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Six years later, DVC to start coal production from this month

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A worker loads coal into a sack at a coal wholesale market in Mumbai, India, on Thursday, May 5, 2022. Production of coal, the fossil fuel that accounts for more than 70% of India’s electricity generation, has failed to keep pace with unprecedented energy demand from the heat wave and the country’s post-pandemic industrial revival. Photographer: Dhiraj Singh/Bloomberg

A worker loads coal into a sack at a coal wholesale market in Mumbai, India, on Thursday, May 5, 2022. Production of coal, the fossil fuel that accounts for more than 70% of India’s electricity generation, has failed to keep pace with unprecedented energy demand from the heat wave and the country’s post-pandemic industrial revival. Photographer: Dhiraj Singh/Bloomberg

The Damodar Valley Corporation (DVC), a government-owned power generator which operates in the Damodar river area of West Bengal and Jharkhand, is going to start coal production from the end of this month after a gap of six years, senior officials from the corporation told Moneycontrol.

“DVC started mining operations at its new tubed coal mine project in Jharkhand’s Latehar district from late last month. Mining activity is going on in full swing at the site and coal production will begin in a week or two. We have also tied up the supply of the produced coal with two thermal power plants – one each in West Bengal and Jharkhand,” said a senior DVC official requesting anonymity.

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This is the third coal mine project operationalised by the DVC, with the second one shutting in 2016.

Chequered past in mining

DVC has not had much success with mining In the past. The last operational mines of the DVC were the Bermo mines in Jharkhand’s Bokaro district. The mine was allotted to DVC in 1951 and ceased operations in 2016 due to the expiry of its mining lease.

The DVC had also operated the Barjora (north) coal mines from 2005, but had to shutter that in 2014 as the Supreme Court cancelled its mining lease finding the allocations “illegal and arbitrary”.

The DVC had a few other mines that were allotted to it, but their operations never took off. The Khagra-Joydev coal mines were allocated  to it in 2015, but the mine never started coal production due to land acquisition issues and protests from the locals. DVC was also allocated the Kasta (east) coal mine, but surrendered it to the Ministry of Coal as it found the project “unviable.’’

6 MT production target

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The Latehar tubed coal mine project will produce 1 million tonne (MT) of coal in the first year, 2.15 MT in the second year, 4 MT in the third, 5 MT in the fourth year, and 6 MT by the sixth year. The mine has a maximum annual capacity of 6 MT, which will be  produced till its 22nd year. The phasing out of the mine will begin from the 23rd year, when the tonnage will be brought down to 5 MT, and subsequently to 2.5 MT by the 25th year of the mine, DVC told Moneycontrol.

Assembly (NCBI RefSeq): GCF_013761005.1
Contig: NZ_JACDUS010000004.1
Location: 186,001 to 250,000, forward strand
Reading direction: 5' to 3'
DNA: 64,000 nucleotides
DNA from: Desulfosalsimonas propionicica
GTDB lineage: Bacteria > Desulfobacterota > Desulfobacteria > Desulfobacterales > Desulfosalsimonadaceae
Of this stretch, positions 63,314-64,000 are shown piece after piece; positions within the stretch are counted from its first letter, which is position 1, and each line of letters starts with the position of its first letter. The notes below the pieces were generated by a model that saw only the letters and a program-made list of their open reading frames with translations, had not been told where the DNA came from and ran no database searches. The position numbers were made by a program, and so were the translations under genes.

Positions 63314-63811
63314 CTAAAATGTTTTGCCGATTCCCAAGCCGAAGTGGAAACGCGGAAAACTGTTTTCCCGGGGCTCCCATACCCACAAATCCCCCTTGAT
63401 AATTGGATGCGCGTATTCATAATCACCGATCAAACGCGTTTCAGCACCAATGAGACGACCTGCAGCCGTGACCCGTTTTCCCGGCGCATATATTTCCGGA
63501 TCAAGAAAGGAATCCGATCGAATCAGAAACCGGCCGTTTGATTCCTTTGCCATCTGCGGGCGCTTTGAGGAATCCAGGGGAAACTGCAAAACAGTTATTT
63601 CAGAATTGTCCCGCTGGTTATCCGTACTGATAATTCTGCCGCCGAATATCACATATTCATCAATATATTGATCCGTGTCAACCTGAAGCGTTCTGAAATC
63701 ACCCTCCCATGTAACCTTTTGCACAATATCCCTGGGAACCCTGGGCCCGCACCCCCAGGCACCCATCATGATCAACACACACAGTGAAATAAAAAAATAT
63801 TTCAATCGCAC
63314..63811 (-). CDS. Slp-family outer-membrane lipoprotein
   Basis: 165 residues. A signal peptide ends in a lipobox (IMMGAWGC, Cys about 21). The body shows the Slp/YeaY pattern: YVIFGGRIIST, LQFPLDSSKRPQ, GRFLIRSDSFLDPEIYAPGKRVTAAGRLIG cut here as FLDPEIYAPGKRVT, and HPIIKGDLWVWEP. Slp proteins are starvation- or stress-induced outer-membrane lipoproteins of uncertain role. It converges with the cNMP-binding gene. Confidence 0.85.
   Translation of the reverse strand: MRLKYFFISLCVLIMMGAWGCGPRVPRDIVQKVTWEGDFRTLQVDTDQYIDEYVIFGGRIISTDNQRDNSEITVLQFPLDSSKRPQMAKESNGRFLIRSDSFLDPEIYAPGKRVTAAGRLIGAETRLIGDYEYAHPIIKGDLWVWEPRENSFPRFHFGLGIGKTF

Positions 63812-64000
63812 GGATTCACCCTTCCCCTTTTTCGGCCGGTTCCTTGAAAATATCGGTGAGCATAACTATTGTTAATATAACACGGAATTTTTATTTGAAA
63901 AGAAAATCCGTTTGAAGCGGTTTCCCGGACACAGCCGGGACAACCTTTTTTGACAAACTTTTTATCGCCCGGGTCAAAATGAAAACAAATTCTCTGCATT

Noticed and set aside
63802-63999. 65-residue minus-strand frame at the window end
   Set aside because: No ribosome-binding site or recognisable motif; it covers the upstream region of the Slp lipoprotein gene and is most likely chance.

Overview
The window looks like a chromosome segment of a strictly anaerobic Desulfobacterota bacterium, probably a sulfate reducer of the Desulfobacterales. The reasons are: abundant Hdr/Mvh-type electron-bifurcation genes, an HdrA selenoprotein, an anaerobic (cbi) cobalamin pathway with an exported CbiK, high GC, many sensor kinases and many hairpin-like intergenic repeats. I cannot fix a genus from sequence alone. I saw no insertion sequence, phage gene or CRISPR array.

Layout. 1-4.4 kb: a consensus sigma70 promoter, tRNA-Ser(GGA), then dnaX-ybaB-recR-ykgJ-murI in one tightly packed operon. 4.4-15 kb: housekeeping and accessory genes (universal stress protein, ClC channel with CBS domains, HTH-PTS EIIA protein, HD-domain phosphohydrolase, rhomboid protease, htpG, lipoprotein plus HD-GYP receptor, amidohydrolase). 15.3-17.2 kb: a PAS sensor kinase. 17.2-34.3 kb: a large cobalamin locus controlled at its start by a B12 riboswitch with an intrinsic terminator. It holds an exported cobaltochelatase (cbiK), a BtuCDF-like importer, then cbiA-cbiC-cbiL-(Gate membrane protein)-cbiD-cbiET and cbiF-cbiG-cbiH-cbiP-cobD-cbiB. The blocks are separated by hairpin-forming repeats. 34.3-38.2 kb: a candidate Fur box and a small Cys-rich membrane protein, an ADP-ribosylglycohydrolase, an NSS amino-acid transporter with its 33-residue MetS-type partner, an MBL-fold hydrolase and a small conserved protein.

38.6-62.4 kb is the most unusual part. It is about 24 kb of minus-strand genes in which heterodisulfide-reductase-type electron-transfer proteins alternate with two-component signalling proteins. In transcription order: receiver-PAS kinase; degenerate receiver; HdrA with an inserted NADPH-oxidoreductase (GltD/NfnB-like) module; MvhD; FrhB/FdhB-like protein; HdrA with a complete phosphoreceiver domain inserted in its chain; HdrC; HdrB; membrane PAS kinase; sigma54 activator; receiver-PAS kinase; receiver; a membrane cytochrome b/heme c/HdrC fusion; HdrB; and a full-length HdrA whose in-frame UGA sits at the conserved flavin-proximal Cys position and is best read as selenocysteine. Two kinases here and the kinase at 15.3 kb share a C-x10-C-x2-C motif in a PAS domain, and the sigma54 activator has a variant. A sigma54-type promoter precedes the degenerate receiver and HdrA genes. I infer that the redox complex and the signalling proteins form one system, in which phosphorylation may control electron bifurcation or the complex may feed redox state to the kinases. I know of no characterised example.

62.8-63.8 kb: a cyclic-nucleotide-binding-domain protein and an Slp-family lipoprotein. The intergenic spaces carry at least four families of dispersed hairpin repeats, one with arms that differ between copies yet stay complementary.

Coal from the mining project will be used in West Bengal’s Mejia Thermal Power Station (MTPS), which has an installed capacity of 1,000 MW, and also in Jharkhand’s 250 MW Chandrapura Thermal Power Station (CTPS), the DVC said in an email replying to queries sent by Moneycontrol.

The Latehar project has undergone cost escalation due to inflation owing to delays in getting approvals and clearances. In 2018, the estimated project cost was Rs 1,300 crore, while now it will cost Rs 1,580.86 crore. The project is close to completion.

Renewed push for thermal power

DVC, which has mostly been an electricity generator, now getting back into coal production signifies India’s renewed thrust on expanding its thermal power generation capacity to meet the country’s growing electricity demand. In line with this, the NTPC (National Thermal Power Corporation) is also going to award contracts for 4.8 GW of coal power projects over the next three years.

Per data shared by the Coal Ministry, India’s power sector will need 299 MT of additional coal annually by 2030. In the current financial year, the coal required by India’s thermal power plants is about 753 MT, which will go up to 1,034 MT by 2030.

The push for coal-fired power plants is an outcome of the Russian invasion of Ukraine, which has resulted in an energy crisis as the prices of crude oil, gas, and coal imports have hit the roof. India’s renewable energy (RE) capacity has increased too, but it is not yet able to cater to night-time demand on a large scale due to the lack of storage systems.

India has about 180 thermal power plants. But in April-May this year, the country faced an unprecedented power crisis due to a sudden heat wave which started earlier than usual. The power crisis stemmed from a shortage of coal, despite Coal India producing the fossil fuel at record volumes.

The coal shortage, per officials of the Power and Coal ministries, was not due to low availability of coal at the mines, but primarily because of logistical issues. Both the ministries are now working on resolving the logistical issues in the end-to-end supply of coal from the mines to the thermal power stations.

At the ongoing 27th UNFCCC Conference of Parties (COP27) at the Red Sea resort town of Sharm El-Sheikh in Egypt, India has been leading the push to conclude with a decision on phasing down all fossil fuels, including oil and gas, and not just coal.

But the first draft of its so-called “cover decision” that the UN climate agency published on November 17 largely retained last year’s pledge made at Glasgow to “accelerate measures towards the phase down of unabated coal power” and phase out fossil fuel subsidies.

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